Indigenous

Human Rights Watch warns that controversial NT crime reforms could 'ruin children's lives'

The current Don Dale Source: AAP

The controversial reforms have garnered fierce opposition, with Human Rights Watch weighing in to urge the NT government to reconsider its approach.

Human Rights Watch is urging the NT government to reconsider controversial youth bail laws, warning they could "ruin children's lives". 

The government has proposed making changes to the Bail Act and Youth Justice Act to "cut crime, keep the community safe and put victims first".

Police would also have more power to electronically monitor adolescents who are alleged to have committed a crime.

The proposed new laws were put before the NT parliament on Wednesday, sparking outrage from justice groups and setting in motion a protest through the streets of Darwin.

Human Rights Watch researcher Sophie McNeil said the laws could result in more Indigenous youths ending up in juvenile detention. 

"Northern Territory Chief Minister Michael Gunner’s ‘tough on crime’ approach has the ability to ruin children’s lives," she said. 

Ms McNeil said First Nations families would bear the brunt of these harsh measures.

“The Convention on the Rights of the Child states that children should be detained only as a last resort and for the shortest appropriate period of time, but the NT government has already conceded that these legal changes will lead to more children in detention,” she said in a statement. 

If implemented, police would also be allowed to take saliva samples from youths allegedly drink-driving and could conduct breath tests at a “point of incident” to any children allegedly driving under the influence.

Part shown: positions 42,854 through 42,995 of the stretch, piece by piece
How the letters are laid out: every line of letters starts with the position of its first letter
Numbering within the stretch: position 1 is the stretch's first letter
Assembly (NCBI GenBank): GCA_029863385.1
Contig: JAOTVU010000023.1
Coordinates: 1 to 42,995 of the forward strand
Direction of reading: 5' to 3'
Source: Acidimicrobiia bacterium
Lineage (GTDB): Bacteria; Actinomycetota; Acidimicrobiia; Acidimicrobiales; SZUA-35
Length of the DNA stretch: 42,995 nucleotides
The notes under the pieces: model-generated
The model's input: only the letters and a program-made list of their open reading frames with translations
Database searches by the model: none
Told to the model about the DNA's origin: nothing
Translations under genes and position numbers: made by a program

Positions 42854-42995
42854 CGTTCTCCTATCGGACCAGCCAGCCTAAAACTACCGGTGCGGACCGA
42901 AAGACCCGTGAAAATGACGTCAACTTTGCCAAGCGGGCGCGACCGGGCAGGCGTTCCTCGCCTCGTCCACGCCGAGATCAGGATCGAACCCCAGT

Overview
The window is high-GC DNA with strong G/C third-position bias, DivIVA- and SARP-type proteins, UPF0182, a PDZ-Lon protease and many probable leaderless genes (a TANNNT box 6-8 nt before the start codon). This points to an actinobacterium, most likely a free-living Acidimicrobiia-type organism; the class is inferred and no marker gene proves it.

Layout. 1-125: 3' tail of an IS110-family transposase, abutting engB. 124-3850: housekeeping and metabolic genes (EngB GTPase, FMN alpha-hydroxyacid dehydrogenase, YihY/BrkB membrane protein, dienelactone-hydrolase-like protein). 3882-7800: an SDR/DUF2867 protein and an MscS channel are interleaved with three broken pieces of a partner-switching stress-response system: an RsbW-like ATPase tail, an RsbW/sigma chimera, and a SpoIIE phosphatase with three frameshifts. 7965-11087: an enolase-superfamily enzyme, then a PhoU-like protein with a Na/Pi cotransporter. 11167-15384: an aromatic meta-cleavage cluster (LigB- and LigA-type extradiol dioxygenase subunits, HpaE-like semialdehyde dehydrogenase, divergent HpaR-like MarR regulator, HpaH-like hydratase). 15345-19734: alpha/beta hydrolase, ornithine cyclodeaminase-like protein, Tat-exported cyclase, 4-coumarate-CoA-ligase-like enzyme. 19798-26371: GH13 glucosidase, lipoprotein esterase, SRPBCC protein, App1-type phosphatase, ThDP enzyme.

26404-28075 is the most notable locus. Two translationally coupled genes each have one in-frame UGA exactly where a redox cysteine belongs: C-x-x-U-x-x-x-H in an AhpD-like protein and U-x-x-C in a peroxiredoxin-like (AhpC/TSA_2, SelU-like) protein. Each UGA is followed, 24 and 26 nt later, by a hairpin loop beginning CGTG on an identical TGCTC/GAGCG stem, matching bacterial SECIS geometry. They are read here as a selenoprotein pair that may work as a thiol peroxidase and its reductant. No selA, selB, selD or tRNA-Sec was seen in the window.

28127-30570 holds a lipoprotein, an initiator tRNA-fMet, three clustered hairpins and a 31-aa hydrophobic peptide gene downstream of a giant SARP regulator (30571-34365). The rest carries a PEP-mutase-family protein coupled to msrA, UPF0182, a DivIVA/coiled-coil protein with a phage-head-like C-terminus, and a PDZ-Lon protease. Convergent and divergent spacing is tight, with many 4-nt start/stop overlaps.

Previously, a responsible adult needed to be present for a saliva or breath test to be conducted.

A spokesperson for the Northern Territory government on Monday told SBS News that the reforms were necessary to create long-term changes and break the cycle of crime.

Ms McNeil urged the government to reconsider the reforms, highlighting the disproportionate number of Indigenous children in youth detention.

“The NT government should be focusing its attention on implementing the recommendations made by the Don Dale Royal Commission, rather than finding new ways of putting children behind bars,” she said.

Community leaders as well as  Aboriginal health and legal organisations on Wednesday took to the streets of Darwin to express their outrage over the impending introduction of the reforms.

Protest organiser and community advocate Mililma May told SBS News that the Indigenous community are “disgusted” that their calls for the government to abandon the approach has fallen on deaf ears.

“Rather than proceeding with these reforms which will have a destructive impact on our kids, I would strongly encourage them to invest resources with youth diversion, we know that it has been proven to work.

“We all want the same thing, for our communities to be safe and our children to stop reoffending,” Ms Mililma said.

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